High Intake of Processed and Cured Meat Can Make Asthma Worse
In late 2015, the WHO added cured and processed meat to their list of cancer-causing agents. French researchers decided to look at this group of meats and any link to other health conditions like asthma.
The researchers used data from the French Epidemiological Study on the Genetics and Environment of Asthma (EGEA). Out of 971 subjects, 42% were found to have asthma. Among that group, consumption of cured and processed meats appeared to worsen asthma symptoms in 20 percent of individuals over a seven year period. When individuals with the worst asthma symptoms were separated out further, 22% were found to have the highest consumption of cured and processed meats.
The researchers identified ham, sausage and cured sausage as the three most popular types of cured and processed meats in France, and they identified “high intake” as having more than four servings of these meats per week. A serving size was either two slices of ham, one sausage or two slices of dried, cured sausage.
Prior research had shown a harmful link between cured meat intake and measures of lung health in several countries. Based on these new findings, experts in France still feel that larger, randomized studies are needed to confirm the findings of this new observational study. Certainly “eating healthy” applies to all individuals, but if you have a disease like asthma with many triggers that can instigate an attack or symptoms, it seems prudent to subscribe to a diet rich in fruits, vegetables and healthy proteins, while limiting highly processed foods containing artificial colors and preservatives, sugar and saturated fat.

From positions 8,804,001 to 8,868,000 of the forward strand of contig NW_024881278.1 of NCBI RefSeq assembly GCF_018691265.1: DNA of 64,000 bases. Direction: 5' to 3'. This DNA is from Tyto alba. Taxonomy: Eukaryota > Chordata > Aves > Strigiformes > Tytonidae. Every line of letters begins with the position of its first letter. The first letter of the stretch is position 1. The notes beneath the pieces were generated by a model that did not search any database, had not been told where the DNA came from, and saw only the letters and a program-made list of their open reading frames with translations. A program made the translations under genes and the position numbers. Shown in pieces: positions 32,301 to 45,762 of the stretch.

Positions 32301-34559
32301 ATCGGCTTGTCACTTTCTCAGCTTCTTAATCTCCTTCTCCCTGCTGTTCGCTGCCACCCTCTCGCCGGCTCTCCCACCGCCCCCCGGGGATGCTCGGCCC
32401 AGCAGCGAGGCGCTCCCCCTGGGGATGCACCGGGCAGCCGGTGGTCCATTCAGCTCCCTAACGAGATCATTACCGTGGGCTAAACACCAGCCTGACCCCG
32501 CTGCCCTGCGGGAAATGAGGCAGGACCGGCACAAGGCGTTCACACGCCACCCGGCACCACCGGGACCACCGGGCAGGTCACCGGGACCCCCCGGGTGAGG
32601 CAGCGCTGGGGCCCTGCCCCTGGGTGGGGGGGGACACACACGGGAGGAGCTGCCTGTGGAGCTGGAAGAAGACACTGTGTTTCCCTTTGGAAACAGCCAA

The researchers also shared that since obesity independently is linked to a higher risk of asthma, they controlled tightly for BMI levels. They also categorized “once-a-week meat eaters” as non-exposed, using them as the reference or baseline group. This is not ideal, since these subjects did eat some small level of cured meat. It was nearly impossible to find participants who ate zero amounts of these food items in that population. The researchers also wondered if the nitrites in the processed are triggers of the asthma. Nitrites cause oxidative stress and inflammation which could instigate symptoms. Clearly more research is needed.
Asthma symptoms were measured based on the asthma symptom score which asks individuals about level of breathlessness, feelings of a tight chest, attacks of shortness of breath at rest or during exercise, using a scale of one to five. Researchers also noted that the youngest participants were likely to have the highest consumption of cured meats, smoke, and have higher intake of saturated fat and sodium.
The take away should be that cured and processed meats should be considered treat foods that can be enjoyed occasionally. They should not be consumed on a regular or even weekly basis, given what we know about the dangers nitrites, sodium and highly processed foods.